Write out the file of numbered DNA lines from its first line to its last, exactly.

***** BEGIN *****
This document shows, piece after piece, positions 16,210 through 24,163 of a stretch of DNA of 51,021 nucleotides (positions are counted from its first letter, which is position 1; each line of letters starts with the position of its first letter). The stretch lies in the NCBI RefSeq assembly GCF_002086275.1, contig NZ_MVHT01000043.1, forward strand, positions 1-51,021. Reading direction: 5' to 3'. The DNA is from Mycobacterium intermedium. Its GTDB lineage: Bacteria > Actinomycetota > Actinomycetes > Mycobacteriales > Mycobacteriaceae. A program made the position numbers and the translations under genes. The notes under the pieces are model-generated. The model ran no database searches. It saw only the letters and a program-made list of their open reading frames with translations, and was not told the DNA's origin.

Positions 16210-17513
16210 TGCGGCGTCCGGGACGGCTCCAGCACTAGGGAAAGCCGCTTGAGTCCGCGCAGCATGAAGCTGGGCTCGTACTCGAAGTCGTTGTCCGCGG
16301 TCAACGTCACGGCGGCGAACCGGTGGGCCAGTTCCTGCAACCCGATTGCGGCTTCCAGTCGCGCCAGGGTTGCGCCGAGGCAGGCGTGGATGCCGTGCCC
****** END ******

This document shows, piece after piece, positions 16,210 through 24,163 of a stretch of DNA of 51,021 nucleotides (positions are counted from its first letter, which is position 1; each line of letters starts with the position of its first letter). The stretch lies in the NCBI RefSeq assembly GCF_002086275.1, contig NZ_MVHT01000043.1, forward strand, positions 1-51,021. Reading direction: 5' to 3'. The DNA is from Mycobacterium intermedium. Its GTDB lineage: Bacteria > Actinomycetota > Actinomycetes > Mycobacteriales > Mycobacteriaceae. A program made the position numbers and the translations under genes. The notes under the pieces are model-generated. The model ran no database searches. It saw only the letters and a program-made list of their open reading frames with translations, and was not told the DNA's origin.

Positions 16210-17513
16210 TGCGGCGTCCGGGACGGCTCCAGCACTAGGGAAAGCCGCTTGAGTCCGCGCAGCATGAAGCTGGGCTCGTACTCGAAGTCGTTGTCCGCGG
16301 TCAACGTCACGGCGGCGAACCGGTGGGCCAGTTCCTGCAACCCGATTGCGGCTTCCAGTCGCGCCAGGGTTGCGCCGAGGCAGGCGTGGATGCCGTGCCC